"If boys can't be baby sitters, then they shouldn't be allowed to be fathers, either,'' Rudov said in a phone interview this week. "Then you shouldn't let John Walsh near your kids either, because, by his definition, he's dangerous.''
"If men are so dangerous, then you should throw all your brothers, uncles, sons and fathers out of the house,'' Rudov said. He is a frequent guest on cable news talk shows and talk radio (i.e. shoutfests), hence the snappy sound bites. He's using hyperbole to make a valid point: casting all men as villains in the name of precaution isn't fair.
Rudov says statistics about male sexual predators are distorted because sexual abuse by women is not reported or not even considered abuse. He also cites federal statistics that show physically abused children are more often victims of female perpetrators.
This summer, Virginia's Department of Health launched an ad campaign for its sex-abuse hot line in the state where 89 percent of sexual abuse perpetrators are male. Billboards displayed pictures of a man holding a child's hand with the caption "It doesn't feel right when I see them together'' and urged people to report suspected child abuse. Hundreds of men complained.
"Would Virginia post highway billboards of Muslims, exhorting Virginians to report them as potential terrorists? Never,'' wrote Rudov about the campaign. "Would Virginia post billboards of Hispanics, rallying the townspeople to identify them to ICE as illegal aliens and criminals? Never in a million years."
There's no quick answer to the dilemma of how to minimize risk without marginalizing men.
But one thing is clear: we don't want sexual abuse education and awareness to result in fewer male teachers, fewer male mentors, fewer male role models; fewer fathers holding their children's hands.
Instead, we need more fathers and children holding hands.
Tighter than ever.
View the article here
09/14/2007 GALVESTON — For months, police have heard about a “cool cop,” one who “paid his own way,” in the words of island street prostitutes.
“They all talked about him,” said Galveston Police Department Sgt. Gilbert Gomez, head of the vice and narcotics division. “They’d say, ‘He’s a good guy; he has our backs.’ I just never knew who it was.”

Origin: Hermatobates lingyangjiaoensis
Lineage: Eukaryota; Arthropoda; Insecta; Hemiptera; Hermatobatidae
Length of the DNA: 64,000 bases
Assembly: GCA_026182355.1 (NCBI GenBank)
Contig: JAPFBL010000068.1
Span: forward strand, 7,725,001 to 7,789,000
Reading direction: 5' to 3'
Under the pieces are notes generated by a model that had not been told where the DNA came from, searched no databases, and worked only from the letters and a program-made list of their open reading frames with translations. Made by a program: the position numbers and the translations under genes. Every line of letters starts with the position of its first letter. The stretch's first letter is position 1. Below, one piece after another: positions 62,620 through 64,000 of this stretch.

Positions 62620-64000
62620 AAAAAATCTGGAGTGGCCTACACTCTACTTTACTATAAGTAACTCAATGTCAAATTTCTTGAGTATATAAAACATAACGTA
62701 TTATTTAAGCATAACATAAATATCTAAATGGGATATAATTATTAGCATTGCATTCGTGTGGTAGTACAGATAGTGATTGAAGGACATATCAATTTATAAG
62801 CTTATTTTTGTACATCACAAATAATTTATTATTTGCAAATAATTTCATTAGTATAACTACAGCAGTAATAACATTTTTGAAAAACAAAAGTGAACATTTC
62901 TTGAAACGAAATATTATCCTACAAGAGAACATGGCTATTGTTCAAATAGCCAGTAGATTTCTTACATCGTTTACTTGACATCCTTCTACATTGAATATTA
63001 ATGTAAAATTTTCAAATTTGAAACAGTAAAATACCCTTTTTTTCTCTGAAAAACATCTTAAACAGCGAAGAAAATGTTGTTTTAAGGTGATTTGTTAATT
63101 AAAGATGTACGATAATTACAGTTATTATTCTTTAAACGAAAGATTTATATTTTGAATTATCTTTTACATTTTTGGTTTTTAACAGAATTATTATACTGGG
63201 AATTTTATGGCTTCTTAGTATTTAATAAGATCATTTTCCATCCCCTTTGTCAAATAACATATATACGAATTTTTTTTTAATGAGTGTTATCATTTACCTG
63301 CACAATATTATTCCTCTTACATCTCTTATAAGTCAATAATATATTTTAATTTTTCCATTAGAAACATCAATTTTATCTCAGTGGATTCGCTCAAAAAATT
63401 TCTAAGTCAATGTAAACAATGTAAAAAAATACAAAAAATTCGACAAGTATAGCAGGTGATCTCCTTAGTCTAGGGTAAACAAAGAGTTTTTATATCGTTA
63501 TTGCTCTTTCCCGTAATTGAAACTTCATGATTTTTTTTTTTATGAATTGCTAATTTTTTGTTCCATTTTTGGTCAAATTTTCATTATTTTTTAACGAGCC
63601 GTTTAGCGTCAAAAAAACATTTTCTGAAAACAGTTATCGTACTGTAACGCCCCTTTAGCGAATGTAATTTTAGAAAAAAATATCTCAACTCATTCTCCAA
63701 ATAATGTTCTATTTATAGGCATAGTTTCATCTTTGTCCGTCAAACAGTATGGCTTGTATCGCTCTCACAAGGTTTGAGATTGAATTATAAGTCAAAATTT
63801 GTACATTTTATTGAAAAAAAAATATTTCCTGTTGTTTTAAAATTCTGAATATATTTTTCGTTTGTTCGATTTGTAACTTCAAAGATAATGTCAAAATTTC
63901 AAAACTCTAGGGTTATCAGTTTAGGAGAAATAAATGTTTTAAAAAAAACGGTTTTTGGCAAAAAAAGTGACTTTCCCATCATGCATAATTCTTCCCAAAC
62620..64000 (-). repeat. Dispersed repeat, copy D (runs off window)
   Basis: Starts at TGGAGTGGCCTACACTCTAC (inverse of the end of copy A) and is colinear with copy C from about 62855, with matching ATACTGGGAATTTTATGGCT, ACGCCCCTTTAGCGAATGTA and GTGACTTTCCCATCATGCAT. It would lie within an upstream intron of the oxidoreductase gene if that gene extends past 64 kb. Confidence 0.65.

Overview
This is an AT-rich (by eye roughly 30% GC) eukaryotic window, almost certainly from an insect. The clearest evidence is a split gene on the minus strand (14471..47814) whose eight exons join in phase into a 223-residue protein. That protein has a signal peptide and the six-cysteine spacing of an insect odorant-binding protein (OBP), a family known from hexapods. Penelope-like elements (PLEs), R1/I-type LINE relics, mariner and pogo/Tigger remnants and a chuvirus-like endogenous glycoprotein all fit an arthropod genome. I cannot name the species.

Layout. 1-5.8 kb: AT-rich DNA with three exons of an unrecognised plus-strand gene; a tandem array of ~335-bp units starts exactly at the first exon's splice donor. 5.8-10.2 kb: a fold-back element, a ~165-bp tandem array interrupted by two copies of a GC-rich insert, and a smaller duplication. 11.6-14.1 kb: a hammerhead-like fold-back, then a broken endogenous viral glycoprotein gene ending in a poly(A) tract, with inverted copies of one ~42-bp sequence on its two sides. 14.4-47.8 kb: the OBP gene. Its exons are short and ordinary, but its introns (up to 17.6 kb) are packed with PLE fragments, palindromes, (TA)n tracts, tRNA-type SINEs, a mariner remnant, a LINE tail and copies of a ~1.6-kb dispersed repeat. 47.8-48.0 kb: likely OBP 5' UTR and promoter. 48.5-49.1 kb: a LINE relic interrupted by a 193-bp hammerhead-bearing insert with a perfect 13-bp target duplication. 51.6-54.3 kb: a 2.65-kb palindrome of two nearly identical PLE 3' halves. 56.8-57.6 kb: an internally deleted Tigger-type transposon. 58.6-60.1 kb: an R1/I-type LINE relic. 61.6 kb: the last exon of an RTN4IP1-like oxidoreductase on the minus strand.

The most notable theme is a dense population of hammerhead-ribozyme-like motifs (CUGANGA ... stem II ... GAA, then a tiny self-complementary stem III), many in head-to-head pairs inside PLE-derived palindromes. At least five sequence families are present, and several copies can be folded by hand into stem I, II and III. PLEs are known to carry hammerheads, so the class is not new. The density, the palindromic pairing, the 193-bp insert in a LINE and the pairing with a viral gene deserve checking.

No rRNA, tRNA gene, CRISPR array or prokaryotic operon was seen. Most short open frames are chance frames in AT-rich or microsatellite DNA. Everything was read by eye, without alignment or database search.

Gomez and a team of vice/narcotics officers arrested a Port of Galveston police officer out of his Ferry Road apartment Thursday afternoon. James R. Chapman, 53, was led away in handcuffs and booked in the county jail Thursday evening under bonds totaling $22,500.
He faces three counts of solicitation of prostitution, and Gomez said more charges could be coming. Also taken into custody Thursday was a woman police found with Chapman when they arrived at his apartment to serve the arrest warrant.
Gomez said narcotics officers were assisting detective Fred Paige with the investigation into the death of Tracey Dulaney Rawls, 45.
A motorist flagged down a patrol officer about 3 a.m. on Sept. 7, to report running over a man’s body.
The man was Rawls, and he had been dead two to three hours at the time of impact, according to an autopsy report that listed his cause of death as strangulation.
Police have questioned a number of people in the case and have been looking for others for questioning.
Police have also been investigating drugs as a possible motive in Rawls’ killing.
Rawls had last been seen alive about 10 p.m. Thursday in the 3100 block of Avenue P, which is about a block from Rawls’ home and is also an area of heavy reports of both drug activity and street prostitution. Some area prostitutes had been among those wanted for questioning in Rawls’ death.
“It’s not that any of them are suspected of killing Mr. Rawls, but simply that they might have been with the people who did or might have seen something that led up to the murder,” Gomez said.
Gomez had found one of the prostitutes police had sought on Monday and was driving up to her when a silver Dodge Charger reached her first. She got in, and Gomez followed in an unmarked police car.
“I pulled alongside him, and he just gunned it,” Gomez said.
Patrol officers joined the ensuing pursuit as Gomez held back, rather than speeding through Seawall Boulevard intersections.
Seconds later, they converged on the car, as its driver was exhorting the woman to get out.
As the driver got out of the car to put his hands on the trunk, Gomez said, the man yelled, “Gomez, it’s me.”
Gomez said he cited the man for running a red light and warned him more charges could be coming.